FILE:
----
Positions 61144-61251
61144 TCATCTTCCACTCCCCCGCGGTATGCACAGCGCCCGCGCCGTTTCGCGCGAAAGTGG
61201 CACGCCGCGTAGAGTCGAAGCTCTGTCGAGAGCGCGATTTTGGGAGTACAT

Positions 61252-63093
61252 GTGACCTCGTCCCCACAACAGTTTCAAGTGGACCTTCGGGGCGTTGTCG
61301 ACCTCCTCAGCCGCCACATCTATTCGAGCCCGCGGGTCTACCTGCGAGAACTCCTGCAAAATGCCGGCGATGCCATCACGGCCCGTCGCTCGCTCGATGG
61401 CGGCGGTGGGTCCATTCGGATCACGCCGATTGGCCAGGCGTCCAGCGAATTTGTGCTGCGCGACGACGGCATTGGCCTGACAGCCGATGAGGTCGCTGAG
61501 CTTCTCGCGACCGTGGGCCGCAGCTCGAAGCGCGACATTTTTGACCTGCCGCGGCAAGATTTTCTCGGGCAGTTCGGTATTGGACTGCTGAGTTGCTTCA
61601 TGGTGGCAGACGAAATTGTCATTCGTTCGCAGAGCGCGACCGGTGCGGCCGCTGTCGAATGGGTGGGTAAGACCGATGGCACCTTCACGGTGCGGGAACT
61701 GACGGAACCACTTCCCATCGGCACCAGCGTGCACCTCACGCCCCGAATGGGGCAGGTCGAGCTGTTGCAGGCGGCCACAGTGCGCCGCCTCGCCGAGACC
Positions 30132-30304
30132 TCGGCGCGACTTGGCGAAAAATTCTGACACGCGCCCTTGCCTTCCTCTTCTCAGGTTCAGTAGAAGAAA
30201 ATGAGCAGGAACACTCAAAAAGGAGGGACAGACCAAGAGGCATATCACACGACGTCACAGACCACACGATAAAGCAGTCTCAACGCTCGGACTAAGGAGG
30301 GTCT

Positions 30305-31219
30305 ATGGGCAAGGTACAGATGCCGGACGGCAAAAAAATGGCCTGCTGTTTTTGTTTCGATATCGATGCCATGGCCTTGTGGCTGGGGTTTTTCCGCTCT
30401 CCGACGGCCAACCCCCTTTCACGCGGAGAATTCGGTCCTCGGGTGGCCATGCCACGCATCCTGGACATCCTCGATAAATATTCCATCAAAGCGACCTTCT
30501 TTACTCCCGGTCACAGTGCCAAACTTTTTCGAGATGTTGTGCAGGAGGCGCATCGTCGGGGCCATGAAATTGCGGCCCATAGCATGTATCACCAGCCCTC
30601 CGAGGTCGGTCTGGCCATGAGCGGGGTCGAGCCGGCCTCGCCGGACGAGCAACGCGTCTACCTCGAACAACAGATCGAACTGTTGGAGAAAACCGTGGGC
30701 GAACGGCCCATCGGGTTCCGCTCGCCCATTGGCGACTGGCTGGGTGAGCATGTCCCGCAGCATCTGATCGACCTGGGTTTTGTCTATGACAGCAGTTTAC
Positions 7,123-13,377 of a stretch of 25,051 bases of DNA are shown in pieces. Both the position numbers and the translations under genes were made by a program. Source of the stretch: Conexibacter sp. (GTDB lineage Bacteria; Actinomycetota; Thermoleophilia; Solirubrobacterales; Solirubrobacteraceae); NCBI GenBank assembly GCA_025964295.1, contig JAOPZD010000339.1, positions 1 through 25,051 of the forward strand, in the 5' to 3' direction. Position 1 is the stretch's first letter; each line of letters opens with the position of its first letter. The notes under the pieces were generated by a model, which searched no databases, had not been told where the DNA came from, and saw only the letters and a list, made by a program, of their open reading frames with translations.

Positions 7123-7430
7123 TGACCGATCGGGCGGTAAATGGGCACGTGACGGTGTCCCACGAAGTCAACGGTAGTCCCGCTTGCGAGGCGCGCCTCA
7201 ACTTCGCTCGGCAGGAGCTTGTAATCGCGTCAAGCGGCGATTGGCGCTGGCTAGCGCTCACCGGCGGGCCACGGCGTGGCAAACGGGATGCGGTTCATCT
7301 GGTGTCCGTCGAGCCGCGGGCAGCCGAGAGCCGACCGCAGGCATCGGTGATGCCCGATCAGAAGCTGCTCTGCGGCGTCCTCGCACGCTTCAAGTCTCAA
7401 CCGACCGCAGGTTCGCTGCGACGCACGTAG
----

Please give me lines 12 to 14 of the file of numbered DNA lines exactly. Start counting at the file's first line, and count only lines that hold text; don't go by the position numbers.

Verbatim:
30132 TCGGCGCGACTTGGCGAAAAATTCTGACACGCGCCCTTGCCTTCCTCTTCTCAGGTTCAGTAGAAGAAA
30201 ATGAGCAGGAACACTCAAAAAGGAGGGACAGACCAAGAGGCATATCACACGACGTCACAGACCACACGATAAAGCAGTCTCAACGCTCGGACTAAGGAGG
30301 GTCT